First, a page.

Joyce A. O'Shaughnessy, MD, discusses the utility of targeting capivasertib in targeting Akt mutations in breast cancer.
Joyce A. O'Shaughnessy, MD, chair of Breast Cancer Research and the Celebrating Women Chair in Breast Cancer at Baylor-Sammons Cancer Center, Texas Oncology, and chair of The US Oncology Network, and 2016 Giant of Cancer Care® in Community Outreach, discusses the utility of targeting capivasertib (AZD5363) in targeting Akt mutations in breast cancer.
Akt mutations are present in about 5% of patients with breast cancer, explains O'Shaughnessy. Often, these mutations are acquired through endocrine-therapy resistance.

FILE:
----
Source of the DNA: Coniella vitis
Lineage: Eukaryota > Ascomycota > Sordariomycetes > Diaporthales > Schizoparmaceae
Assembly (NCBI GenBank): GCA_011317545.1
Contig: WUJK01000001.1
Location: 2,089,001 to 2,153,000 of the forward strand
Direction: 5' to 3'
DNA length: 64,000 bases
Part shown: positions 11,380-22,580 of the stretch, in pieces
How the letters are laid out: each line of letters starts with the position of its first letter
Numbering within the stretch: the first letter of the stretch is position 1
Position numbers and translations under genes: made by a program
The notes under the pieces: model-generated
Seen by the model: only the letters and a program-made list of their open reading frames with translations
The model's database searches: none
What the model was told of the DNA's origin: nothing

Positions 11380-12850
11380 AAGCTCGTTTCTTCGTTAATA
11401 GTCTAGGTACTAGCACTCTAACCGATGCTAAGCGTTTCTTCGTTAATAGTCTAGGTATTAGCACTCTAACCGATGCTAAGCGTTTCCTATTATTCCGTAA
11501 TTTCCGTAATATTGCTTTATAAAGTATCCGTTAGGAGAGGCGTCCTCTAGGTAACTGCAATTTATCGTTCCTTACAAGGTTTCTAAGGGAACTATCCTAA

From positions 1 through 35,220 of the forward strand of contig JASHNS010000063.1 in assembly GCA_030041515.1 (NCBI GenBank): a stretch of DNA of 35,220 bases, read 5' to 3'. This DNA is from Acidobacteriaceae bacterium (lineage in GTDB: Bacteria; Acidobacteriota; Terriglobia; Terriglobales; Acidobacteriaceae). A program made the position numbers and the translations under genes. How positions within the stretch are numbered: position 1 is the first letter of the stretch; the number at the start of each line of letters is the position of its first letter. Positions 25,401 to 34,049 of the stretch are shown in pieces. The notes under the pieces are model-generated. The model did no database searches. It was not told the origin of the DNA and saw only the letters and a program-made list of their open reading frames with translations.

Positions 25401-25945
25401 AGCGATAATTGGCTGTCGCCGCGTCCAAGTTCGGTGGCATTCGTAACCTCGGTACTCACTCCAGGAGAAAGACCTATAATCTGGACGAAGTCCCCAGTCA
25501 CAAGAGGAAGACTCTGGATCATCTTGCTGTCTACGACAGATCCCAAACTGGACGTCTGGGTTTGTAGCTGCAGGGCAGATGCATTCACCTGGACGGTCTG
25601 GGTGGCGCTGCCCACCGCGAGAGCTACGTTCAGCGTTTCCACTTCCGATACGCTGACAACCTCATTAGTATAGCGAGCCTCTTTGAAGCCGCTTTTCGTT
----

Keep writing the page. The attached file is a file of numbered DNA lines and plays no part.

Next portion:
In the ongoing phase IIa plasmaMATCH trial, capivasertib, an oral Akt inhibitor, demonstrated clinically significant objective response rates and substantial reduction in tumor volume for patients with AKT or PTEN mutations, explains O'Shaughnessy.
The addition of capivasertib to fulvestrant (Faslodex) more than doubled progression-free survival compared with fulvestrant alone for patients with endocrine-resistant estrogen receptor—positive advanced breast cancer in the phase II FAKTION trial. The benefit was observed regardless of patients’ Akt and PIK3CA—mutation status, says O'Shaughnessy.
While capivasertinib is not currently approved, the agent may be made available via compassionate use for patients in this population, O'Shaughnessy concludes.